There is an old apple tree that resides in the back eastern quadrant of my yard. It has been many years since it’s seen any type of attention and the tree has grown wild and out of control. As with most unpruned trees the majority of the crop is at the top, far out of reach. The winds of September have already shaken a sizeable amount of apples out and the lawn is strewn with the windfall. The delicate scent of apple blooms sweetly in the air as the crop reddens and then fades into the soil. The aroma is accompanied by the low hum of wasps and flies as they treat themselves to the banquet laid out in the grass.
Apples are one of the oldest known cultivated crops. Apples and the process of cultivating them have changed over the centuries but the basics are still the same. The biggest changes have come in order to maintain specific varieties of apples like Macintoshes, Granny Smiths and Pippins. A line of logic indicates that if you plant a seed, feed and water the plant with a little time and a little pruning the tree will bear fruit. That is true but not true enough for the commercial apple industry.
As a member of the rose family apples must be pollinated in order to bear fruit. That’s where insects like bees come into the picture. As they move from plant to plant and tree to tree they gather pollen up and leave a little behind. There in lies the trouble. If that small bit of pollen left behind comes from somewhere other than the exact kind of tree it ends up in, it can alter the fruit of the tree. The apple is still a Pippin or a Macintosh but the seed may not be true. Farmers have used this method in the past to breed healthier, hardier breeds of apples but it’s not a quality that lends itself to producing the identical offspring needed for mass production. As a result grafting has become a popular choice for maintaining a consistent genetic line.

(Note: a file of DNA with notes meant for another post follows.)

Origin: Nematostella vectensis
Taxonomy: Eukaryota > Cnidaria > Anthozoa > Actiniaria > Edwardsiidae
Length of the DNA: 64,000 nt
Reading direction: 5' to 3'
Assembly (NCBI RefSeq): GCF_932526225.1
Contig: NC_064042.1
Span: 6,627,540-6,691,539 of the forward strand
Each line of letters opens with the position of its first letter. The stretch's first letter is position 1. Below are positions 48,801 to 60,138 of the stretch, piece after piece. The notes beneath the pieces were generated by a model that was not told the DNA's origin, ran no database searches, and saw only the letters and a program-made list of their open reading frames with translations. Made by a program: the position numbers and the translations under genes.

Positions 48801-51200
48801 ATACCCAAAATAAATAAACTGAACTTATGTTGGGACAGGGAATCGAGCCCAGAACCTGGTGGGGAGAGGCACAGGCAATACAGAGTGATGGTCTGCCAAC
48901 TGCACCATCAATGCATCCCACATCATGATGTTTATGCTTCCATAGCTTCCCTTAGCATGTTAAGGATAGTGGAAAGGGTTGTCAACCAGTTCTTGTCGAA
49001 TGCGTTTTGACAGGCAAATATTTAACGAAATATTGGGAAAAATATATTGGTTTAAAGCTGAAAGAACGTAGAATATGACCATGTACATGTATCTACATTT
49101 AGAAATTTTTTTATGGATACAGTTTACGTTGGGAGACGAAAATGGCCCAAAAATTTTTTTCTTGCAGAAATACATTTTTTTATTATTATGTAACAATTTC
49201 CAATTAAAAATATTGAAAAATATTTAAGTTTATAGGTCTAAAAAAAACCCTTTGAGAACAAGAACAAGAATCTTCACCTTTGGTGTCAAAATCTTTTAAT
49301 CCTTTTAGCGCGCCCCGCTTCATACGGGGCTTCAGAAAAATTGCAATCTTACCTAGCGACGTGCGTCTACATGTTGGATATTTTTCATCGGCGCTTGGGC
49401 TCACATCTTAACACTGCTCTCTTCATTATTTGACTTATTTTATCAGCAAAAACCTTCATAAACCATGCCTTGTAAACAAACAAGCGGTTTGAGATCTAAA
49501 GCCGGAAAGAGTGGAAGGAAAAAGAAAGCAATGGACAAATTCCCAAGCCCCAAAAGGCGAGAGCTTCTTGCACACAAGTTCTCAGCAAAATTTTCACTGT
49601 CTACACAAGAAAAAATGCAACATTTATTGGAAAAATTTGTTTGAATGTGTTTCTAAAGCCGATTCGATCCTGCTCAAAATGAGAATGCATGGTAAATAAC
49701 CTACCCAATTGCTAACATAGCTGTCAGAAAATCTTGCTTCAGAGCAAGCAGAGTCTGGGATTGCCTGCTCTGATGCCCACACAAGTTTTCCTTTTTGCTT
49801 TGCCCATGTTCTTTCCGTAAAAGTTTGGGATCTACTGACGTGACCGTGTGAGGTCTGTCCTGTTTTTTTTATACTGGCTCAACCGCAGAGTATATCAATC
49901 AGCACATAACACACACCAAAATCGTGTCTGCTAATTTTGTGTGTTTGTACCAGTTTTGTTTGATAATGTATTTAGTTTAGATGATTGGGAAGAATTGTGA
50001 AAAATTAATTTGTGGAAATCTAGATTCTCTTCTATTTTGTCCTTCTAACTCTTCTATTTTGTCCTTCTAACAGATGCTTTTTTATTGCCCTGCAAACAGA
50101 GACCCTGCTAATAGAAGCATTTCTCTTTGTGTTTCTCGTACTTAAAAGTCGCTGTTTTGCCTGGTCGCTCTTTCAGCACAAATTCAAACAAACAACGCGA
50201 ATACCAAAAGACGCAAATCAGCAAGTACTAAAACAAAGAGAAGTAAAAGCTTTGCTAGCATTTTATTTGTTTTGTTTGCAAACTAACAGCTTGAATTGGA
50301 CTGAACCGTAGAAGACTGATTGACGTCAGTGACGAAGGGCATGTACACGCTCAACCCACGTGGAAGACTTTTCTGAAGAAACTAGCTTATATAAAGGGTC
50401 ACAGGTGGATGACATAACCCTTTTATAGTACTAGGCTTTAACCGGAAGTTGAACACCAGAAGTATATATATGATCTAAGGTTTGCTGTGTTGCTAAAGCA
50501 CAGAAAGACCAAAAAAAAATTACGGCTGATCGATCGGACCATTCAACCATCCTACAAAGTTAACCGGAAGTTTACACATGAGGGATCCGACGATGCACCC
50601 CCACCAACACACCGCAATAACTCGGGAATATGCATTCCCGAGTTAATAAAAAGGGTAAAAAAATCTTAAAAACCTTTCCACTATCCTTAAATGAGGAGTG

A cutting is taken from an existing tree and grafted onto a sapling. That cutting is then nurtured into a fully productive tree that produces the exact fruit found on the parent tree. The apple industry has chosen to breed apples that look nice and travel well. This is a practice that has reduced the gene pool while creating a safe but bland middle ground in the interest of ease and economics. Little thought has been given to taste, which really is the essence of an apple. Many varieties of apples have been lost, victims of that search for the average safe product. It’s been left to private gardeners to try and preserve both variety and the rich history of the old and/or diverse breeds. Just such a breed may be found in the gnarled tree that rests in the shadows of the hundred year old pines that edge my yard.
I can’t identify the variety of apple. The fruit is misshapen, rustic and marked by insects but the skin is firm and breaks sharply when breached. The flesh, with just a tinge of gold, has a taste that I’ve never experienced before. There’s a pleasant bite to the sweetness that floods the mouth and fills the senses. If you saw these apples in the store you might pass them by attracted instead to the uniform qualities of a mass-produced product.
Most people do get caught up in appearances and forget to look at what’s underneath, the essence so to speak. Diversity and individualism is not a quality encouraged or nurtured in our society. Things that are different are shunned or even feared, being held in little to no regard. The apple in my backyard is not picture perfect but it is still an apple and a delicious one at that. Unfortunately it doesn’t matter that its sun-warmed skin holds a treasure few will ever experience. It doesn’t matter that the aroma that lingers in the air and kisses my skin is a divine breath unimaginable. It only matters that it isn’t pretty and it doesn’t look like its distant cousins.
As a society, we are bombarded by a model of how we should look and act. There is an image and lifestyle of conformity that is constantly portrayed as the penultimate ideal. Our children are institutionalized by an overloaded educational system where creativity or initiative is discouraged in the interest of ease and economics. We are all told that it is important to look good, fit in and toe the line. As a result diversity seems to be rapidly giving way to a society of mass-produced individuals who “look nice and travel well”. Where are our private gardeners? Where are those who are willing to look past the bumps and holes and rust to see the value of originality and distinction? Where are the growers who are willing to put economics and ease aside to honour both tradition and diversity?
In my garden there is a tree that grows apples unlike any others I’ve ever seen. The best are at the top of the tree and procuring them is difficult and just a little dangerous. They aren’t clean or pretty and none much resemble their neighbours on the branch. But if you take a risk and make the effort to have one, I promise, you will not be disappointed.